Counting sheep, having a snooze or catching some Z’s. Some researchers believe sleep is as essential to good heath as food, water and oxygen. But if you’re finding you’re constantly tired and you wake up grumpily fumbling for the snooze button every morning, perhaps it’s time to re-evaluate your sleep habits.
1. Follow a sleep schedule
If your sleeping patterns are erratic, your body’s sleep-wake cycle is compromised and you need to increase the consistency. Try to get up and go to bed at the same time every day (even on weekends) and if you’re finding it difficult to get to sleep (you’re still tossing and turning after 15 minutes or so), find something else to do. Read a book or try some gentle stretching – anything that will relax you and allow you to nod off naturally.
2. Have a bedtime ritual
Allowing your body to wind down before sleep is essential. Following a bedtime ritual can help you transition from being wakeful to being drowsy. Try to limit your usage of electronic devices, curb your TV time and dim the lights (and the noise level) to lessen the stimulating effects they can have on your body. Slipping into a warm bath (bubbles are optional!), indulging in a herbal tea or listening to some soothing music can also help.
3. Watch your diet
A grumbling or too-full stomach may lead to discomfort and keep you awake. Drinking too much fluid pre-bedtime can also lead to one-too-many trips to the bathroom, while over-indulging in nicotine or caffeine can over-stimulate and wreak havoc on your body’s ability to relax. Watch your alcohol consumption as well, as although it can make you feel sleepy, it can disrupt your sleep patterns later on in the night.
4. Make sure you’re actually sleepy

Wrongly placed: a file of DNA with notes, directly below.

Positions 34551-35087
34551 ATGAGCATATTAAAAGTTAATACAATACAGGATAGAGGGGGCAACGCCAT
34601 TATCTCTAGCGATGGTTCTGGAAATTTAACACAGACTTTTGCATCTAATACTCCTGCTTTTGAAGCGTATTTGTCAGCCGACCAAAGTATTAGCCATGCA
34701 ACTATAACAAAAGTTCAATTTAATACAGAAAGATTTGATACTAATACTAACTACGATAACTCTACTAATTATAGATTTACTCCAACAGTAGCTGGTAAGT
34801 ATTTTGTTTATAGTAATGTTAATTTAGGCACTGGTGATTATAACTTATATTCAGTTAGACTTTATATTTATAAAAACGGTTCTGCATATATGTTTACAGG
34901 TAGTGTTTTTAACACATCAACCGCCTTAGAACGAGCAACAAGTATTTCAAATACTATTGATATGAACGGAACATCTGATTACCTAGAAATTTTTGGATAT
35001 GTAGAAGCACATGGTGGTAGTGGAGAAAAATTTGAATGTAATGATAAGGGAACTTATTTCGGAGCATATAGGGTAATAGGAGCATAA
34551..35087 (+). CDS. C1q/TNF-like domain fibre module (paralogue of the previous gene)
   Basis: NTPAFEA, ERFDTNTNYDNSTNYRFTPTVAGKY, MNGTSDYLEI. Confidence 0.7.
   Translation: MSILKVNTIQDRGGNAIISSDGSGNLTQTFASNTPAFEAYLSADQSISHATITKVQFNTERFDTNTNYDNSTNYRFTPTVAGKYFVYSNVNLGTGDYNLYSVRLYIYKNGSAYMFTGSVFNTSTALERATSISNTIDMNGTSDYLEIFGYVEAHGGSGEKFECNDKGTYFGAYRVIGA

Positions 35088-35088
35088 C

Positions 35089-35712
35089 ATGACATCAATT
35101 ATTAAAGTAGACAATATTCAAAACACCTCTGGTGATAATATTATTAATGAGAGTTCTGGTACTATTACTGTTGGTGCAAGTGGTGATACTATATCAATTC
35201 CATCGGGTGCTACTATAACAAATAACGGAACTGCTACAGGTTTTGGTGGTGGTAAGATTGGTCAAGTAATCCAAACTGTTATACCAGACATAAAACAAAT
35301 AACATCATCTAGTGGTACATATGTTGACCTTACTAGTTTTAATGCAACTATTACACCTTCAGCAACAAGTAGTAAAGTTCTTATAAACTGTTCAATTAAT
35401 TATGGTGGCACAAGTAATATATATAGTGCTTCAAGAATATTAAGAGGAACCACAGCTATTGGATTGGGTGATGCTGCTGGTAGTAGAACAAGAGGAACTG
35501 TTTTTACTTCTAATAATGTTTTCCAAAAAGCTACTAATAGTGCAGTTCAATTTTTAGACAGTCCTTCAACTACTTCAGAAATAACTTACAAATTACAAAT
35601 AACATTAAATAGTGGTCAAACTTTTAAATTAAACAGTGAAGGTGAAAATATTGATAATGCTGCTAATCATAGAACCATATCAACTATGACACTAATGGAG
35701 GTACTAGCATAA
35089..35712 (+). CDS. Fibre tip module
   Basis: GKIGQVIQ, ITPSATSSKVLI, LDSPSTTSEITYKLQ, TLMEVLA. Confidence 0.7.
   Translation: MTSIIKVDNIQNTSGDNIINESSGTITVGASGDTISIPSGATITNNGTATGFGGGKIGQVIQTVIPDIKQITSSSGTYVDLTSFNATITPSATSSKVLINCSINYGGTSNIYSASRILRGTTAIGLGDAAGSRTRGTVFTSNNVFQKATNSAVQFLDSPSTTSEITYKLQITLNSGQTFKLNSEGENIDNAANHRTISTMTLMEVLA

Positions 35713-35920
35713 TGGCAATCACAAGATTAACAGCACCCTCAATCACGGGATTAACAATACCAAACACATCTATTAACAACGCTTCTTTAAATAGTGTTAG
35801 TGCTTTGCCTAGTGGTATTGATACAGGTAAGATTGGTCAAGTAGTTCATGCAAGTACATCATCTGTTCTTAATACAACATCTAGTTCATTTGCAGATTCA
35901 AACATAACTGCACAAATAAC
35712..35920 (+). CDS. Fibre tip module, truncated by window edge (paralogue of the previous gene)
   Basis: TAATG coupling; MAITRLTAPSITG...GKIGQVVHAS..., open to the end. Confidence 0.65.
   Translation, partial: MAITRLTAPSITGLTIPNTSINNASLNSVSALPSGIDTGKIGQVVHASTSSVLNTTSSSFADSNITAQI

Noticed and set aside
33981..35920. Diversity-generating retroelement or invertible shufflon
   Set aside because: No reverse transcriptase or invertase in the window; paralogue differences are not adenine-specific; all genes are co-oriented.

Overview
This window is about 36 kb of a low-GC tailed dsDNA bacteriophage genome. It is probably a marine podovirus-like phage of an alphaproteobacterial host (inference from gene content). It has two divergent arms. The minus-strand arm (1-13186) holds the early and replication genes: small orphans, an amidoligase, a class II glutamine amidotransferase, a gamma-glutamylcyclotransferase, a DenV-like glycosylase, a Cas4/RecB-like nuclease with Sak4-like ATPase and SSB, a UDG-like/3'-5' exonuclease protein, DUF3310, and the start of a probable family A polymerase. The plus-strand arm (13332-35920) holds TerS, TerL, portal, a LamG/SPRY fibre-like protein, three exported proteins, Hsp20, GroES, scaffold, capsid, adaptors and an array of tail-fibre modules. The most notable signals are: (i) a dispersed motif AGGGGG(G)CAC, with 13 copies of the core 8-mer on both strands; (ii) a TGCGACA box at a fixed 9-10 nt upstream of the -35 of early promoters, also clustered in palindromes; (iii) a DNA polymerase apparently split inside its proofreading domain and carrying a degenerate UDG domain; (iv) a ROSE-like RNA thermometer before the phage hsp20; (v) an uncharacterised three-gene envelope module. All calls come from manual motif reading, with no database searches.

Daytime siestas are definitely beneficial, particularly as you get older or if you’re over stressed; however, long daytime naps will just make it even harder to fall asleep when the time comes. Try to limit yourself to a maximum of 30 minutes per nap during the day and indulge mid-afternoon so that your body has a chance to tire again pre-bedtime.
5. Get physical
Regular exercise can reduce stress levels and help you enjoy a deeper sleep, but it doesn’t have to be rigorous. A leisurely stroll around the neighbourhood, a relaxing yoga session or a few soothing laps in the local pool can all help with sleep quality. Watch your timing though – exercising too late in the day can mean you’re over-energised and will affect your ability to wind down.
6. Moderate temperature
Being too hot or too cold at night can severely affect how soundly you will sleep. Body temperatures (and therefore comfort levels) differ from person to person. Some prefer covering up with a blanket (even in summer), whereas others find they need a fan or air conditioning on all year long. Of course, it also depends on where you live and the yearly climate you’re dealing with, so trial and error is the best course of action here.
7. Comfort, comfort, comfort
Comfort is probably one of the most important factors to ensuring a good night’s sleep. Besides an environment that is dark and quiet (for most of us!), your mattress and bedding can have a profound affect on your ability to enjoy a peaceful slumber. But it is subjective, so it’s worth consulting a specialist retailer like MiniJumbuk for advice on a wide variety of high-quality quilts, blankets and pillows that will suit your individual needs.
Follow these few simple tips and fluff up that pillow and you’ll be counting an abundance of sheep in no time.